The following Employment guidance note provides comprehensive and up to date legal information covering:
An employer may be liable for contraventions of the Equality Act 2010 (EqA 2010):
on its own behalf: see, generally, Practice Notes: Employment events which give rise to prohibited conduct claims and Equality of terms: how claims work
vicariously, for the acts of its employees: see Vicarious liability of employers, below
as principal, for the acts of its agents: see Liability for agents, below
The explicit protection that was previously afforded to employees against repetitive harassment by third parties, such as customers and suppliers, was repealed with effect from 1 October 2013. For further information, see: Employers' liability for the actions of third parties, below, and Practice Note: Harassment—Actions of third parties.
Employees and agents may also be personally liable for their own contraventions of EqA 2010 (see Liability of employees and agents, below), provided the employer or principal is vicariously liable for it as well (or would be but for the fact that the employer establishes the employer's defence—see the heading 'Defences to vicarious liability: the employer's defence' under Vicarious liability of employers (and the employer's defence), below).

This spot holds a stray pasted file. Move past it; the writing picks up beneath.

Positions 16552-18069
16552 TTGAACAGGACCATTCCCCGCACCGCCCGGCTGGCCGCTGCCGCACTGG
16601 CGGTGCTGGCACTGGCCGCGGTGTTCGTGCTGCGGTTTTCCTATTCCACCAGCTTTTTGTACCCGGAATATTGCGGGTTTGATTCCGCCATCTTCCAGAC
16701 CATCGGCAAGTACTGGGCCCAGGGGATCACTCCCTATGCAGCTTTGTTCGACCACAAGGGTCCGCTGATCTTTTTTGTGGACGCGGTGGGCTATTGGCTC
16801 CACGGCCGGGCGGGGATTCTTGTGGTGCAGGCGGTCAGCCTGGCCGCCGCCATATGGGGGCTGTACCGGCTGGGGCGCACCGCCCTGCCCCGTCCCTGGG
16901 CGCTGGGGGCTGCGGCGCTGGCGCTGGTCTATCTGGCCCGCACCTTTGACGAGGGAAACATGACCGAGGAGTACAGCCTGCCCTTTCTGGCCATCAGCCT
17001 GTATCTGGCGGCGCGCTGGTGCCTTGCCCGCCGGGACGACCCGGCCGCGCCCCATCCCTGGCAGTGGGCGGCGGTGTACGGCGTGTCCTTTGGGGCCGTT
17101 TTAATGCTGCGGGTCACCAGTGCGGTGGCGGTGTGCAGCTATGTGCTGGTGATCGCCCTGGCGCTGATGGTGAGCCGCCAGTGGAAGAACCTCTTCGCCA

An employer, principal, employee or agent may also be liable:
for instructing, causing or inducing contraventions of EqA 2010: see Instructing, causing or inducing contraventions, below
for aiding contraventions of EqA 2010: see Aiding contraventions, below
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